Bergdahl was cleared to return to a desk job at a Texas military
base this week after the Army said he had completed counseling and a
He has retained Eugene Fidell, a specialist in military law, to
represent him as the Army investigates the circumstances surrounding
his disappearance and capture in Afghanistan on June 30, 2009.
In response to a question about Bergdahl's state of mind, Fidell
pointed to the Army's decision to place him on regular duty.
"The Army that had him under close observation for several weeks
concluded he had reached a point where it could wind down the
reintegration process," Fidell told Reuters.
He declined to say who approached him to serve as the pro bono
lawyer for the soldier from Hailey, Idaho, but said he spoke with
Bergdahl before being hired by him about a week ago.
Bergdahl was freed May 31 in exchange for five Taliban prisoners
held at the U.S. facility in Guantanamo Bay, Cuba.
Critics of the deal said the Obama administration paid too high a
price and questioned if Bergdahl had deserted his combat outpost
before being captured.
'CAPTIVE OF KILLERS'
Fidell said Bergdahl was "deeply grateful to President Obama for
having saved his life" and somewhat aware of the controversy
surrounding his case. He declined to provide details about his
client’s experiences while in Taliban hands.
"Suffice it to say he has spent five years as a captive of ruthless
killers. You can use your imagination as to what that must have been
like," said Fidell.
Bergdahl is permitted to come and go from the base in San Antonio,
an army spokesman said. He has not been issued a firearm but those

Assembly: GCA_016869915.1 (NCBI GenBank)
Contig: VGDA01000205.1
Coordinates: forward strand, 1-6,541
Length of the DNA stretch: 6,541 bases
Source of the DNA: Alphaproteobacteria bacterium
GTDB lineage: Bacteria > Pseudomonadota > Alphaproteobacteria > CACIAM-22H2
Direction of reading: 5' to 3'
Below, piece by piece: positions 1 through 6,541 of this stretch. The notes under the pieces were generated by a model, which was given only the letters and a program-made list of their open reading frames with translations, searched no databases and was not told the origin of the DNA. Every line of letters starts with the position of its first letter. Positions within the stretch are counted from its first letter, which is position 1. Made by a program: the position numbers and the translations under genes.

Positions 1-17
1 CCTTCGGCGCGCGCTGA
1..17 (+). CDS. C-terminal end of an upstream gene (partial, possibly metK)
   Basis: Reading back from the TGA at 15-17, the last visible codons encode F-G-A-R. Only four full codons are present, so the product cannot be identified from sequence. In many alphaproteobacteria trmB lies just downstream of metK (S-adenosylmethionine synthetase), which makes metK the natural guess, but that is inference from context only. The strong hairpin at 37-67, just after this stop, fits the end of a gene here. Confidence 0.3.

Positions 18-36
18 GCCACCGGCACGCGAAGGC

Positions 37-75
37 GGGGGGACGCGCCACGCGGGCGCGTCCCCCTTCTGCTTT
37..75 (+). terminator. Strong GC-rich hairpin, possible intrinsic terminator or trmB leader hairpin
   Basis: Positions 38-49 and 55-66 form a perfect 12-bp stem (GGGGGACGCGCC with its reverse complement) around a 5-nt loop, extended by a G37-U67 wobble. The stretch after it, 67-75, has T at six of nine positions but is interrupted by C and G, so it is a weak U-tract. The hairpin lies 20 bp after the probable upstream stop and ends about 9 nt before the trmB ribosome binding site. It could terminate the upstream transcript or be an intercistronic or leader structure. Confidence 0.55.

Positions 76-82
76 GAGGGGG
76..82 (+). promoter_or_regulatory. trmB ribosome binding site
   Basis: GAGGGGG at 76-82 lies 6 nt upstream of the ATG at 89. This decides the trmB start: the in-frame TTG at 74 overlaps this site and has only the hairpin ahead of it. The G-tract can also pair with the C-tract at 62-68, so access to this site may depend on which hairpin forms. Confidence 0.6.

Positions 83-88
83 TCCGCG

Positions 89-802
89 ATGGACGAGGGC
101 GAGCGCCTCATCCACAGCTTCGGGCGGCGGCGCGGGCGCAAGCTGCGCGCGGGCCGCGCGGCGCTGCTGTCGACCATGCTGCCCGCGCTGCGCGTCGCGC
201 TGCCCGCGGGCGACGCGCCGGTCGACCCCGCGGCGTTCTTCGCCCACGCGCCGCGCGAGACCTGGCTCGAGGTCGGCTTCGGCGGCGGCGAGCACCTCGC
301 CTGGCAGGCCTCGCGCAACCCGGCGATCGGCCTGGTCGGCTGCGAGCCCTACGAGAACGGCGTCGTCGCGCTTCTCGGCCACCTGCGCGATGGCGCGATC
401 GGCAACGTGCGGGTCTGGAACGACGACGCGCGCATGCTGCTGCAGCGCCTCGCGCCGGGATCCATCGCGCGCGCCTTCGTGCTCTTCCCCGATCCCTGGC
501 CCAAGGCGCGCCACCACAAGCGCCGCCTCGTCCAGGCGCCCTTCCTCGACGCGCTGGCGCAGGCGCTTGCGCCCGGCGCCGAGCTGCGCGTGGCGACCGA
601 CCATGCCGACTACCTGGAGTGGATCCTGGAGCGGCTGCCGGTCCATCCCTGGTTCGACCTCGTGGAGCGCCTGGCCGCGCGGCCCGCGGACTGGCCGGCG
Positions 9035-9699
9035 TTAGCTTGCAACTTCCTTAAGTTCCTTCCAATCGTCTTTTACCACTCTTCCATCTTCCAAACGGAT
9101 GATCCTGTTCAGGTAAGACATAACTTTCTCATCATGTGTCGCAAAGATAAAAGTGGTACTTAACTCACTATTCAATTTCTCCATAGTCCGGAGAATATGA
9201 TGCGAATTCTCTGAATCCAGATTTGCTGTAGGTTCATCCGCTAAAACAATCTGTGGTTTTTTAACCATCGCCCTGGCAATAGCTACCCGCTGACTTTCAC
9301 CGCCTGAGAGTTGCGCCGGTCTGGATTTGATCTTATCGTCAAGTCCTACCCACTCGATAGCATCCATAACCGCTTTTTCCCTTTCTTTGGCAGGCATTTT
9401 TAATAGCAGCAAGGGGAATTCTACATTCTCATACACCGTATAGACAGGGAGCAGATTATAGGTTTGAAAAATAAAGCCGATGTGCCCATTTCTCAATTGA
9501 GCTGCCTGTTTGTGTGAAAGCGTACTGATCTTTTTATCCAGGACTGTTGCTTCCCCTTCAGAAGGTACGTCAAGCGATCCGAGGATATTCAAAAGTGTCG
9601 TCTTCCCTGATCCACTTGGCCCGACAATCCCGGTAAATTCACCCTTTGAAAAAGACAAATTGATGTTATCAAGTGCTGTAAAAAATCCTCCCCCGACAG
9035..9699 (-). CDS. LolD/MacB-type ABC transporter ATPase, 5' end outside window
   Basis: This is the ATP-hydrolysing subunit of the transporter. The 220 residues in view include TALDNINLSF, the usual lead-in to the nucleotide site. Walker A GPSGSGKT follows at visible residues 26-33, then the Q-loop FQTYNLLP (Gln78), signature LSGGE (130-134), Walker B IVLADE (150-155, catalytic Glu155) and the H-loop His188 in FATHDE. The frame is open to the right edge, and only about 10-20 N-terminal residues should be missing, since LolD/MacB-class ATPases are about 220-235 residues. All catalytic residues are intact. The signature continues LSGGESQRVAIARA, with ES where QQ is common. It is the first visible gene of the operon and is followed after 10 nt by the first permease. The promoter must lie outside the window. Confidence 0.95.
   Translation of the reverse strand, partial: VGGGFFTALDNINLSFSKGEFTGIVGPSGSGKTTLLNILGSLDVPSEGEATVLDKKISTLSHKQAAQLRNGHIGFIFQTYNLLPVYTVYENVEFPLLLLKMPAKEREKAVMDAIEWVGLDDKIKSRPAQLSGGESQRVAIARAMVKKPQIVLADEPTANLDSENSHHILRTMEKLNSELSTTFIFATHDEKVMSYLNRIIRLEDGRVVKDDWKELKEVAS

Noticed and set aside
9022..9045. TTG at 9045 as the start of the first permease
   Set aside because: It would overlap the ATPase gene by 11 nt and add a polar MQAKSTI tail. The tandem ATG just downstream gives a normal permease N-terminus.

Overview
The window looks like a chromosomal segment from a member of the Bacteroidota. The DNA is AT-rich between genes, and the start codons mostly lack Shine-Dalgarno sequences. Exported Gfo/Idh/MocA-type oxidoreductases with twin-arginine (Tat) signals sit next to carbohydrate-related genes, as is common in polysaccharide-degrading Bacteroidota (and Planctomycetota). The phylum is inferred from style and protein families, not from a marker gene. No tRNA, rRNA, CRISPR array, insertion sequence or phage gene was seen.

are not generally issued to his unit, he said.
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Fidell also declined to comment on reports Bergdahl has refused to
talk to his parents, saying it was a private matter.
The lawyer described his recent, informal meeting with the two-star
general heading the Bergdahl probe as a "very cordial, pleasant
conversation," and said he expects for a more official meeting in
Kimberly Dellacorva, a close friend of Bowe Bergdahl, said she
contacted Fidell to represent the former captive, who she first met
in Idaho 14 years ago when he took a fencing class with her son and
Dellacorva said Bergdahl was not under the impression he might need
legal counsel in addition to the lawyer assigned to him by the
military, but that she wanted to ensure he had all the support he
needed after his ordeal in Afghanistan.
"He did go through an extreme situation," said Dellacorva, who
recently visited Bergdahl in Texas. "We adore him and he's worth
helping in every way. He is like one of my kids."
(Reporting by Laura Zuckerman; Editing by Daniel Wallis and Eric
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